A city is like a person in many ways. There are the things that make it iconic, the best faces it wants you to see. But if it is to stir something within you, it must be vulnerable to you, and you to it. If the love between you is to deepen, then your hearts must be open immediately, while your acquaintance with each other unfolds slowly.

You will learn what makes the other smile and laugh. You will learn each other’s tastes, how you each choose to decorate yourselves. You will learn the patterns of each other’s movements as much as your speech. You will learn which stories you repeat, which memories you get stuck on.

You will see each other hungover. You will see each other distressed. You will see each other happy and in tears. You will know that the other has been heartbroken, disappointed, and betrayed. Your potential will live in the shadow of that historic pain. And you will learn of the scars that have overcompensated for past injuries. You will learn where the chasms are that limit your mutual understanding. You will know where the other does not want to build bridges. But you will want to build bridges, because for all your own insecurities, for all your fears of coming off too strongly, or not enough, you want this to be more than a passing interest.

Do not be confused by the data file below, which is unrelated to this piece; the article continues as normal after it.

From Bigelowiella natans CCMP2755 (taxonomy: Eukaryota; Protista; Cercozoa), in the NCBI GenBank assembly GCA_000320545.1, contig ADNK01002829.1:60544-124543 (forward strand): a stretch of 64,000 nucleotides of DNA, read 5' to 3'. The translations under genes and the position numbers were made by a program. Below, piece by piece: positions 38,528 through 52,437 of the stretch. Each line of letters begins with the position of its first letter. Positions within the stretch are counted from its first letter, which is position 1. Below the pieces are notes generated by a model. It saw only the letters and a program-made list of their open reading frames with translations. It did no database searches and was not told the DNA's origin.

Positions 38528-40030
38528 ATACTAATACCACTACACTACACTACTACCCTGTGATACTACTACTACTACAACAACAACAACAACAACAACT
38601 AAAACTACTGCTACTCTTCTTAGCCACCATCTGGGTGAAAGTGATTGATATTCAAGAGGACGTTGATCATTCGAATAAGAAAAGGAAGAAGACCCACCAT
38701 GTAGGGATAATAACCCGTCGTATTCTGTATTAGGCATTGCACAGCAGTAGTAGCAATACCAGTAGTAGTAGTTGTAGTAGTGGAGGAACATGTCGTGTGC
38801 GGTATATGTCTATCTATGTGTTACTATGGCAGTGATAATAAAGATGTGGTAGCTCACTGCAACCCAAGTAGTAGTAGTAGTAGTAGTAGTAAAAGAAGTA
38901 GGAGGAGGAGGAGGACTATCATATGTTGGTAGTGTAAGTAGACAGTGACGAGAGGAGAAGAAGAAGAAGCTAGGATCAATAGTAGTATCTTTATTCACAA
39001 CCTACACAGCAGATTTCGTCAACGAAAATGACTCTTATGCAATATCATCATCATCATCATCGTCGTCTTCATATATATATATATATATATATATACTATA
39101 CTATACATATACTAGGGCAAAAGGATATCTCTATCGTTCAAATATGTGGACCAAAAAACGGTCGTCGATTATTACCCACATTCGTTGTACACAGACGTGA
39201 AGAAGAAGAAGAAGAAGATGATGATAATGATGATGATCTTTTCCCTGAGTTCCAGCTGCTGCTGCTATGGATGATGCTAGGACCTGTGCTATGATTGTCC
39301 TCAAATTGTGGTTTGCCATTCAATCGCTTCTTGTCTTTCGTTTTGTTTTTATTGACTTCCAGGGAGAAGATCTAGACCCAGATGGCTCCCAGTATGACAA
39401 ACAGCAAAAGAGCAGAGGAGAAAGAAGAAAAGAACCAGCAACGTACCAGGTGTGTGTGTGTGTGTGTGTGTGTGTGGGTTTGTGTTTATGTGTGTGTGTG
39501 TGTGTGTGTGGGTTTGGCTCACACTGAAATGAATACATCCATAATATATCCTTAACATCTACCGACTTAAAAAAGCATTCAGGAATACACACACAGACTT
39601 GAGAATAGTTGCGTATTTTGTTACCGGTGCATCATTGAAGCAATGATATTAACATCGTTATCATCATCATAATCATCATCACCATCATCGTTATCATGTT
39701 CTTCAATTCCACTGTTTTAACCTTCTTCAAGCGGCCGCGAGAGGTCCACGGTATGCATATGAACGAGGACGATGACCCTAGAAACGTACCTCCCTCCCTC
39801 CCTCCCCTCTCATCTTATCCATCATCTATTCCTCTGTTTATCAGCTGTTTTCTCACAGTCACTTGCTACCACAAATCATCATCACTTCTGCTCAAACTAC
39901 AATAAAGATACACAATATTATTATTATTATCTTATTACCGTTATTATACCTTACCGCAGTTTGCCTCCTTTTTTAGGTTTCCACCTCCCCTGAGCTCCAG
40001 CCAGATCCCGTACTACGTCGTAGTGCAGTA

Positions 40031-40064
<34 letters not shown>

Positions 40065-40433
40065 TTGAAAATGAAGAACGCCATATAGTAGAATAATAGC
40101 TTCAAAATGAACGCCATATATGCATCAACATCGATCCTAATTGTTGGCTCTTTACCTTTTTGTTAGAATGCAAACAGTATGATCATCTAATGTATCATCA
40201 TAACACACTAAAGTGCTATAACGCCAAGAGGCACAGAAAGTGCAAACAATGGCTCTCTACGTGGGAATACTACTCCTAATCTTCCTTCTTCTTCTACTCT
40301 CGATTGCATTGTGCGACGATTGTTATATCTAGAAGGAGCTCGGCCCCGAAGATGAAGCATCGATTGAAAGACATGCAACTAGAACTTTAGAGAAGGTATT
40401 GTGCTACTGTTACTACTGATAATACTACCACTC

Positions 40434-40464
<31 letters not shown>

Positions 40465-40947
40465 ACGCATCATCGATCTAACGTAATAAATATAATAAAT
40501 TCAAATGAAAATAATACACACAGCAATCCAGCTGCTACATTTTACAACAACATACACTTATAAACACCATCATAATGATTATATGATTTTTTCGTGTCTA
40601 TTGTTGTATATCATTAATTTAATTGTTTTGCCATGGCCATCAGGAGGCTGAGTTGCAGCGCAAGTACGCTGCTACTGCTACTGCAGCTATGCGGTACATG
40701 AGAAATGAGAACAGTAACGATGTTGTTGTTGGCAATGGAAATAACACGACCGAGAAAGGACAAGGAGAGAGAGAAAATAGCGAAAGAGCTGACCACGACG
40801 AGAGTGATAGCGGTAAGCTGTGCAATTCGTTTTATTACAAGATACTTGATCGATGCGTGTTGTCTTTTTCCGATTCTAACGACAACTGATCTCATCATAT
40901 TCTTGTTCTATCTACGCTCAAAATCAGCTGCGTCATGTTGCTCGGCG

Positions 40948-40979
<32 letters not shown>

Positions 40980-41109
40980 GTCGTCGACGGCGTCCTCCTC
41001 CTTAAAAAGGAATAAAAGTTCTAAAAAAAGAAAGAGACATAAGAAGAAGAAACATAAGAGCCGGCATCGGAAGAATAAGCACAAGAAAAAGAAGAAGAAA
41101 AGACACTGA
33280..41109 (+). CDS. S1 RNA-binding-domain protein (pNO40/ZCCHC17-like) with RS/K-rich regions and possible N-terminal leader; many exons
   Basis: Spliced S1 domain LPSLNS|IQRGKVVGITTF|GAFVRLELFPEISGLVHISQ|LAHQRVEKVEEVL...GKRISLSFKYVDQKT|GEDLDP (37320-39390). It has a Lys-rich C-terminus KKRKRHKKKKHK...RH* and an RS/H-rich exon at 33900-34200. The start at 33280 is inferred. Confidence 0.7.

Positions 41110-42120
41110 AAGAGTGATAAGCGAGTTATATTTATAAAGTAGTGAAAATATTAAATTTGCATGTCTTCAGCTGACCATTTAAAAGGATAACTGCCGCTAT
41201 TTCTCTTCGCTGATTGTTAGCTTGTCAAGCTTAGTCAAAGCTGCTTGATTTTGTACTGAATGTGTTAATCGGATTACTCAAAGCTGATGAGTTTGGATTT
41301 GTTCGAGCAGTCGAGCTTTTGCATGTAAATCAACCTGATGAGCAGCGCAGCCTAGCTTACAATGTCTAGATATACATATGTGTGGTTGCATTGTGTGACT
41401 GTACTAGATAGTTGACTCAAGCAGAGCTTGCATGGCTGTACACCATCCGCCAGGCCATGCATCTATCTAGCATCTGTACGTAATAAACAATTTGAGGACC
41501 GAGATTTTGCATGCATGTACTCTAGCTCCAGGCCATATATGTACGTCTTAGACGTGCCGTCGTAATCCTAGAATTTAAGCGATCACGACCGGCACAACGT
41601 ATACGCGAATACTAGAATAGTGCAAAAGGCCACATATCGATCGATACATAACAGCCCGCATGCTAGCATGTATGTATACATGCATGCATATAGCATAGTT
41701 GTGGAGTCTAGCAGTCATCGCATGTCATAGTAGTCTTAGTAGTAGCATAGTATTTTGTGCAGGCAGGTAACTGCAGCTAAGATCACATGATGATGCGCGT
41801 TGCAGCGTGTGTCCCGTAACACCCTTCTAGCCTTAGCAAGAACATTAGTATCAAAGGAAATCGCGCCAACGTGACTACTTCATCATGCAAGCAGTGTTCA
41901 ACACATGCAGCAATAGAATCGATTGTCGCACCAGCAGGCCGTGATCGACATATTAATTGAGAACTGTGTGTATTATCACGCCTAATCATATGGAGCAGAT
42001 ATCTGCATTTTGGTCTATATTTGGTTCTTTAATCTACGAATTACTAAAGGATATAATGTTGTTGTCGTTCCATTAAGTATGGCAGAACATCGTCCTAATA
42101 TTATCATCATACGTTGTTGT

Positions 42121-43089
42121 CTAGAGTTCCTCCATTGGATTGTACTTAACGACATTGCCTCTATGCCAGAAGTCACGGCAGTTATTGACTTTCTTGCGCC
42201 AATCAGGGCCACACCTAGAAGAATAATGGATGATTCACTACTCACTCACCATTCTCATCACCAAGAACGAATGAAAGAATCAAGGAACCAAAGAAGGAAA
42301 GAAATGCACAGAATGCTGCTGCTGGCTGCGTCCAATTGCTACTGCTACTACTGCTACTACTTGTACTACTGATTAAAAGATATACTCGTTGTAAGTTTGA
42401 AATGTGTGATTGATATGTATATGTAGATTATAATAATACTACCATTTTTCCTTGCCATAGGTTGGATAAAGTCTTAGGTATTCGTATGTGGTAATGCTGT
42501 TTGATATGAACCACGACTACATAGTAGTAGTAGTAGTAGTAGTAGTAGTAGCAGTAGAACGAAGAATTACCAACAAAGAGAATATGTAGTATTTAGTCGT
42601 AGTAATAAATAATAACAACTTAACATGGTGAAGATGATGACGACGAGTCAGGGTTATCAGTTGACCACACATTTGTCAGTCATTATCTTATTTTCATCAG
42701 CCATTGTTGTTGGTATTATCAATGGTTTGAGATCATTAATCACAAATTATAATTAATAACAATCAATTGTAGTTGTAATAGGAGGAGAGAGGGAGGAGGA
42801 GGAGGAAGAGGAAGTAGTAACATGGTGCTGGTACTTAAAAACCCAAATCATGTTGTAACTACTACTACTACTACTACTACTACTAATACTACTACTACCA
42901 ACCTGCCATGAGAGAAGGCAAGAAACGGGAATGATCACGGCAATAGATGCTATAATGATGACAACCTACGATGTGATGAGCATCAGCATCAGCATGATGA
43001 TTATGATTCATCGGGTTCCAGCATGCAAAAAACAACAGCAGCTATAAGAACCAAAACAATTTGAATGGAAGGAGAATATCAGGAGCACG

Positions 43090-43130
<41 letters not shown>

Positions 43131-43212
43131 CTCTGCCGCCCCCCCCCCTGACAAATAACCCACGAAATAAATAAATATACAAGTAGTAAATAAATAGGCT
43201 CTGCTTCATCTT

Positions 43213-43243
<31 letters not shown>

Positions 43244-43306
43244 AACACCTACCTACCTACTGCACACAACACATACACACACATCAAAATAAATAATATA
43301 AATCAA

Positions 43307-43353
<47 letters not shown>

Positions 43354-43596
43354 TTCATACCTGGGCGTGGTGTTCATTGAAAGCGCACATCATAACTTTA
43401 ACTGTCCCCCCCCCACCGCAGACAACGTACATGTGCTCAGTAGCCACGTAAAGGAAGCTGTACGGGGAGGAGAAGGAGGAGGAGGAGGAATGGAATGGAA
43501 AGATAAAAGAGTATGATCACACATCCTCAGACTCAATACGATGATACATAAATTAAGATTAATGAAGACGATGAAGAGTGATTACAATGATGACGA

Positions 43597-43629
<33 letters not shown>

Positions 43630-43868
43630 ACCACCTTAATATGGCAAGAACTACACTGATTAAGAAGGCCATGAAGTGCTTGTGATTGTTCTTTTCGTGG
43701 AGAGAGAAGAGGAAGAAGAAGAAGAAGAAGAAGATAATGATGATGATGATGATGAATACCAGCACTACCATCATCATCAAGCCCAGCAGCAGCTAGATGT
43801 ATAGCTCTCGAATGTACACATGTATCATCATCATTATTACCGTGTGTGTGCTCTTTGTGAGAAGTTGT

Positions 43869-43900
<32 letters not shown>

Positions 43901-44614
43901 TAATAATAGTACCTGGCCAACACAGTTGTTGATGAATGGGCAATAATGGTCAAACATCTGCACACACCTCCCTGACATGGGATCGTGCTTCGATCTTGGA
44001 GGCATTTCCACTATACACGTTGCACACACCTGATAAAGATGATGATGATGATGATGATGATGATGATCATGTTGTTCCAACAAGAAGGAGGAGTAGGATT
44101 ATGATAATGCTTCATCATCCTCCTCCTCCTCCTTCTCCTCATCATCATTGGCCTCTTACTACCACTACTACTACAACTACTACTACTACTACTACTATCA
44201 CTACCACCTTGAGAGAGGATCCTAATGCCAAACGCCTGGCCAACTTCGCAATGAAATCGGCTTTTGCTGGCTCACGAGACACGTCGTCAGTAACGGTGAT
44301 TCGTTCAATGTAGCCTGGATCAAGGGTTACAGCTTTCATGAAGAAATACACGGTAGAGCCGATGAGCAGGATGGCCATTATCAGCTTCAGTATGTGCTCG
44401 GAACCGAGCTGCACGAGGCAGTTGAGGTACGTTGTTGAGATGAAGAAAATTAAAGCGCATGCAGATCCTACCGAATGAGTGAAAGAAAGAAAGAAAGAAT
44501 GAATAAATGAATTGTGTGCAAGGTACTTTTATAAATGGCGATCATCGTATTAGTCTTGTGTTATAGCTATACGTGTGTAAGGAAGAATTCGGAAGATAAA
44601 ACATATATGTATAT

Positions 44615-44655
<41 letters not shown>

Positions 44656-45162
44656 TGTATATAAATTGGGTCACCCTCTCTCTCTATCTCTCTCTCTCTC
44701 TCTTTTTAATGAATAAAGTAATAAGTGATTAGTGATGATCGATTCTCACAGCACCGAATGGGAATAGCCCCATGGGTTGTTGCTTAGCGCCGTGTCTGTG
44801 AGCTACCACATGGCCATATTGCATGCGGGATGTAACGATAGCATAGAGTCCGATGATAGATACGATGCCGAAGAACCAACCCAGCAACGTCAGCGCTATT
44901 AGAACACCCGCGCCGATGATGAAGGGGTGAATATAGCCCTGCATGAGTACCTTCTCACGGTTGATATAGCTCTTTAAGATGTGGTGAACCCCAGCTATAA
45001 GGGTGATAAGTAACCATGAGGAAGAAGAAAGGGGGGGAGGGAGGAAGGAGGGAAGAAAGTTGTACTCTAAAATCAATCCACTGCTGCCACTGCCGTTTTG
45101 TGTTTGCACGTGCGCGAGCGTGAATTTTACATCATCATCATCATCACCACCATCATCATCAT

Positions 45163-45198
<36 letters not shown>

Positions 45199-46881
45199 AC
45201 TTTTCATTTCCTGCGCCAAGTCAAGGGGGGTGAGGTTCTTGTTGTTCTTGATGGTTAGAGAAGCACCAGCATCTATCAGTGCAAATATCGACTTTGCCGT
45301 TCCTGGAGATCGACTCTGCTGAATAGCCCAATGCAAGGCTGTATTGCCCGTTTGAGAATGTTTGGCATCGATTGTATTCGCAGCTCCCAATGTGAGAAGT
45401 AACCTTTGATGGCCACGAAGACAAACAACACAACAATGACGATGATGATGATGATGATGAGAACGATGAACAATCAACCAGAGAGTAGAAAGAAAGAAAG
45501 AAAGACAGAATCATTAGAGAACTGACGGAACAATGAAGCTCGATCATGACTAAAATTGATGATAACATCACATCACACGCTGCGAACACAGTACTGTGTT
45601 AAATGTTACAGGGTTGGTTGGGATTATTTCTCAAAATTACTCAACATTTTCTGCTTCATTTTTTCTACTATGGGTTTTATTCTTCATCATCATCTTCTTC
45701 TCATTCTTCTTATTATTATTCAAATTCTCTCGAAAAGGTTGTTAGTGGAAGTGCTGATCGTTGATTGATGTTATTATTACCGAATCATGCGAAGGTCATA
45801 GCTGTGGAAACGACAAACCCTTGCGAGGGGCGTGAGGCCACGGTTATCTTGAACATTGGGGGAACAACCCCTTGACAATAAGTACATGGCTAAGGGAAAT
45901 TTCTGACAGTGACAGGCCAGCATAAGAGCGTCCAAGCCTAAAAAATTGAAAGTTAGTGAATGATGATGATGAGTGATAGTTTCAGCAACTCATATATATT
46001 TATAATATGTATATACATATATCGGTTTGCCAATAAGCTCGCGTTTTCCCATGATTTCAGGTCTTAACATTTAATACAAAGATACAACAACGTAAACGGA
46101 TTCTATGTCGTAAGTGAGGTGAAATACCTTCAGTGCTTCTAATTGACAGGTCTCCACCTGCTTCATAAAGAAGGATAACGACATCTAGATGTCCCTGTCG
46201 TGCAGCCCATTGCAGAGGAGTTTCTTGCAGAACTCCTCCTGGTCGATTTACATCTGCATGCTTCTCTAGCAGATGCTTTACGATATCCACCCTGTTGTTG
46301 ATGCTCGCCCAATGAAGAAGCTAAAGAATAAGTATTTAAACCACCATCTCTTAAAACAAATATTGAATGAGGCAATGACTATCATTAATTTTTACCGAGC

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You want this to be a friendship that supersedes romance.